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7 Things I've Learned So Far, by E.A. Aymar

Thriller writer E.A. Aymara, author of 2015 novel YOU'RE AS GOOD AS DEAD, shares the 7 most important take-aways from his writing career.

This is a recurring column I’m calling “7 Things I’ve Learned So Far,”where writers (this installment written by Ed Aymar, author of YOU'RE AS GOOD AS DEAD) at any stage of their career can talk about writing advice and instruction as well as how they possibly got their book agent -- by sharing seven things they’ve learned along their writing journey that they wish they knew at the beginning.

Author E.A. Aymarhas written two novels: I'LL SLEEP WHEN YOU'RE DEAD (Nov. 2013) and YOU'RE AS GOOD AS DEAD (June 2015), both from Black Opal Books. He is also a monthly columnist with The Washington Independent Review of Books, as well as the Managing Editor of ITW’s The Thrill Begins. His short fiction and nonfiction have appeared in a number of top crime fiction publications. He lives just outside of Washington, D.C. Follow him on Twitter.

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1. Just Say Yes. I started writing seriously in 1997 (now I feel old), first tried to get published in 2002, and finally did in 2013. So I spent a lot of time on the audience end of readings and panels, imagining what it would be like to stand on the other side of the podium. It’s because of all that time spent waiting that I’ll do anything in service of my books. Someone wants a guest column? Written! An interview? Spoken! A reading? Read! We’re all busy but, chances are, we’re not that busy. Before I finally got that acceptance letter, I hated the waiting–just hated it. Now that I’m finally published, I’ll never get spoiled or settle. Those rejections still burn.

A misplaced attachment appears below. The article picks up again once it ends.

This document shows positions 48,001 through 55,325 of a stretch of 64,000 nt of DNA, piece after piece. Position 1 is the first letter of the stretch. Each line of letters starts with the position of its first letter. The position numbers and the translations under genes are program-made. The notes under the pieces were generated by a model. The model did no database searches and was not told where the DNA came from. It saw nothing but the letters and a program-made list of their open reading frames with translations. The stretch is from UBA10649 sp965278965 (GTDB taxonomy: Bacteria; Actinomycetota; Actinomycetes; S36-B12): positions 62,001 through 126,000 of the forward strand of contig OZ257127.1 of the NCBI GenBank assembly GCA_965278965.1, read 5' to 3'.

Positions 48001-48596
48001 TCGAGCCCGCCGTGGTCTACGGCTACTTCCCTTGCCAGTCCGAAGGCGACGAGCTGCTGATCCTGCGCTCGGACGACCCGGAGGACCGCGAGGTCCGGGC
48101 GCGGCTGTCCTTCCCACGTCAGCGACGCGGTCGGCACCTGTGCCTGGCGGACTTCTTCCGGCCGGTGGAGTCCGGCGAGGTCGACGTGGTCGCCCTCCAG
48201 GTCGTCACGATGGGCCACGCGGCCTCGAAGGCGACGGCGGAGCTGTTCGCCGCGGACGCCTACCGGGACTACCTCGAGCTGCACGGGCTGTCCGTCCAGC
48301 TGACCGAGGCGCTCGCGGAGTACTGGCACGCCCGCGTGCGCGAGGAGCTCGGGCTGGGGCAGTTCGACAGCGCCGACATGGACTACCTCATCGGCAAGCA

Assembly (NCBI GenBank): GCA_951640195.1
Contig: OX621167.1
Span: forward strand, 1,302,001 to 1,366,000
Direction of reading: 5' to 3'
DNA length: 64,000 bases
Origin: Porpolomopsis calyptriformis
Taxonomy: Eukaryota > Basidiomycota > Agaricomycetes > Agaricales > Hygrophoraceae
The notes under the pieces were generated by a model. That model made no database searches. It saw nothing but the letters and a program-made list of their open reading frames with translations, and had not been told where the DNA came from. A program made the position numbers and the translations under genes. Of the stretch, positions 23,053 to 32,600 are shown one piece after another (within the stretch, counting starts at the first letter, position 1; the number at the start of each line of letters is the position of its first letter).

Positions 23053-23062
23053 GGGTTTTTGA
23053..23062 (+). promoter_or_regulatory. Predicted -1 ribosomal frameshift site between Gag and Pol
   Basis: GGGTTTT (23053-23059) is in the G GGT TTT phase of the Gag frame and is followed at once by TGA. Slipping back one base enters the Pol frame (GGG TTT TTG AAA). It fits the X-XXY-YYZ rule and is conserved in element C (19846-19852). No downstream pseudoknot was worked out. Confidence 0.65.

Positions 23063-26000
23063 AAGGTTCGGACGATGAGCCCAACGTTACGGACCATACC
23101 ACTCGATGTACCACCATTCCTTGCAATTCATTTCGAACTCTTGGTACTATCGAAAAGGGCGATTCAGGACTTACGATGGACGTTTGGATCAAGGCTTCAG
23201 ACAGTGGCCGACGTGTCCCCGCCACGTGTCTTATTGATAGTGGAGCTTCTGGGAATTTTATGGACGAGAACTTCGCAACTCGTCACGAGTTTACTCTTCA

(Learn why "Keep Moving Forward" may be the best advice for writers everywhere.)

2. You Need to Get Better. However, taking on challenges and assignments doesn’t mean you can afford to get sloppy. One of my best opportunities came after I wrote a guest column for The Washington Independent Review of Books, a site I’d long admired, and the managing editor offered me the chance to become a monthly columnist. I happily accepted (see #1). It’s eight hundred words a month, which isn’t much, but the Independent has a good audience in D.C.’s well-read literary community. Every column has to be sharp, intelligent, impactful. You never know who’s reading it or what they’re going to say about it. Everything you write must be better than the last thing you wrote.

3. Agent Up. I’m a beneficiary of the booming small press industry. I was able to approach a small publisher without an agent and, happily, my book (the third one I’d written) was accepted and published. But publishing is a big scary monster with snapping teeth and only a few understand it. You need someone knowledgeable about the industry who has your back; someone who understands how the confusing changes by Amazon and the Big Five affect everyone involved; someone with a sharply-critical eye who loves what you write and how you write it. After my first book was published, I made a point of finding an agent for the second, and ended up with my top choice (Michelle Richter of Fuse Literary). Now I’m part of the Fuse family, a supportive team of industry pros. In today’s environment, that support structure is necessary for any published writer.